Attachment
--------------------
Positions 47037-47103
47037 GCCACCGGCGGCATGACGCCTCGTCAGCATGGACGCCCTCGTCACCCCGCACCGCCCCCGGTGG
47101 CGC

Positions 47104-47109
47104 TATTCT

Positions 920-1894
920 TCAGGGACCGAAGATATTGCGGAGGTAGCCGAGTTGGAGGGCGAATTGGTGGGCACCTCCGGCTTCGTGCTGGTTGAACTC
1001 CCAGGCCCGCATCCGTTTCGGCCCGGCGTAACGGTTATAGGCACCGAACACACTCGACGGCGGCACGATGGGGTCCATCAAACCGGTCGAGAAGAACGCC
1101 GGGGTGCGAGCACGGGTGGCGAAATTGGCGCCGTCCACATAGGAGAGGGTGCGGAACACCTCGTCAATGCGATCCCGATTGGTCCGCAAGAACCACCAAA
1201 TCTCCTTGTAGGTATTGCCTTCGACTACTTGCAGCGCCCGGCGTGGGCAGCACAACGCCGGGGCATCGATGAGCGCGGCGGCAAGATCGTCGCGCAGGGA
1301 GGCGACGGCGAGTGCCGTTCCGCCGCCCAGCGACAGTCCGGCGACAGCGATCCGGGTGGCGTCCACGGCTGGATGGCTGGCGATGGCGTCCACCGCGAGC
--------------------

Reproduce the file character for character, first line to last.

Positions 47037-47103
47037 GCCACCGGCGGCATGACGCCTCGTCAGCATGGACGCCCTCGTCACCCCGCACCGCCCCCGGTGG
47101 CGC

Positions 47104-47109
47104 TATTCT

Positions 920-1894
920 TCAGGGACCGAAGATATTGCGGAGGTAGCCGAGTTGGAGGGCGAATTGGTGGGCACCTCCGGCTTCGTGCTGGTTGAACTC
1001 CCAGGCCCGCATCCGTTTCGGCCCGGCGTAACGGTTATAGGCACCGAACACACTCGACGGCGGCACGATGGGGTCCATCAAACCGGTCGAGAAGAACGCC
1101 GGGGTGCGAGCACGGGTGGCGAAATTGGCGCCGTCCACATAGGAGAGGGTGCGGAACACCTCGTCAATGCGATCCCGATTGGTCCGCAAGAACCACCAAA
1201 TCTCCTTGTAGGTATTGCCTTCGACTACTTGCAGCGCCCGGCGTGGGCAGCACAACGCCGGGGCATCGATGAGCGCGGCGGCAAGATCGTCGCGCAGGGA
1301 GGCGACGGCGAGTGCCGTTCCGCCGCCCAGCGACAGTCCGGCGACAGCGATCCGGGTGGCGTCCACGGCTGGATGGCTGGCGATGGCGTCCACCGCGAGC